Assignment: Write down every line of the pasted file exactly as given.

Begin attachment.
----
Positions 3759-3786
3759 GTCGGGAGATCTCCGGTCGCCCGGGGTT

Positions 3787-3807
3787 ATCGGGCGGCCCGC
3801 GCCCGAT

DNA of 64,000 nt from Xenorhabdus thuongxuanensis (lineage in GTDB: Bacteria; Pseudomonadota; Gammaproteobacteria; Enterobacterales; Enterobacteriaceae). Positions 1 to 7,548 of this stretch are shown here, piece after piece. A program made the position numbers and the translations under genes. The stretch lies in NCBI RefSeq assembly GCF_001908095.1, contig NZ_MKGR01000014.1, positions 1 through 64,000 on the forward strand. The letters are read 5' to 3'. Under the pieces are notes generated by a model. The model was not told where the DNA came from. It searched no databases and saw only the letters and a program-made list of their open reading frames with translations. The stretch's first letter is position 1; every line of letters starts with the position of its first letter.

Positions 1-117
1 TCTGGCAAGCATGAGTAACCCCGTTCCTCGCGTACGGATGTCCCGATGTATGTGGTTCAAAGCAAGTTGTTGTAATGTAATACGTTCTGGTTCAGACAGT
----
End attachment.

Positions 3759-3786
3759 GTCGGGAGATCTCCGGTCGCCCGGGGTT

Positions 3787-3807
3787 ATCGGGCGGCCCGC
3801 GCCCGAT

DNA of 64,000 nt from Xenorhabdus thuongxuanensis (lineage in GTDB: Bacteria; Pseudomonadota; Gammaproteobacteria; Enterobacterales; Enterobacteriaceae). Positions 1 to 7,548 of this stretch are shown here, piece after piece. A program made the position numbers and the translations under genes. The stretch lies in NCBI RefSeq assembly GCF_001908095.1, contig NZ_MKGR01000014.1, positions 1 through 64,000 on the forward strand. The letters are read 5' to 3'. Under the pieces are notes generated by a model. The model was not told where the DNA came from. It searched no databases and saw only the letters and a program-made list of their open reading frames with translations. The stretch's first letter is position 1; every line of letters starts with the position of its first letter.

Positions 1-117
1 TCTGGCAAGCATGAGTAACCCCGTTCCTCGCGTACGGATGTCCCGATGTATGTGGTTCAAAGCAAGTTGTTGTAATGTAATACGTTCTGGTTCAGACAGT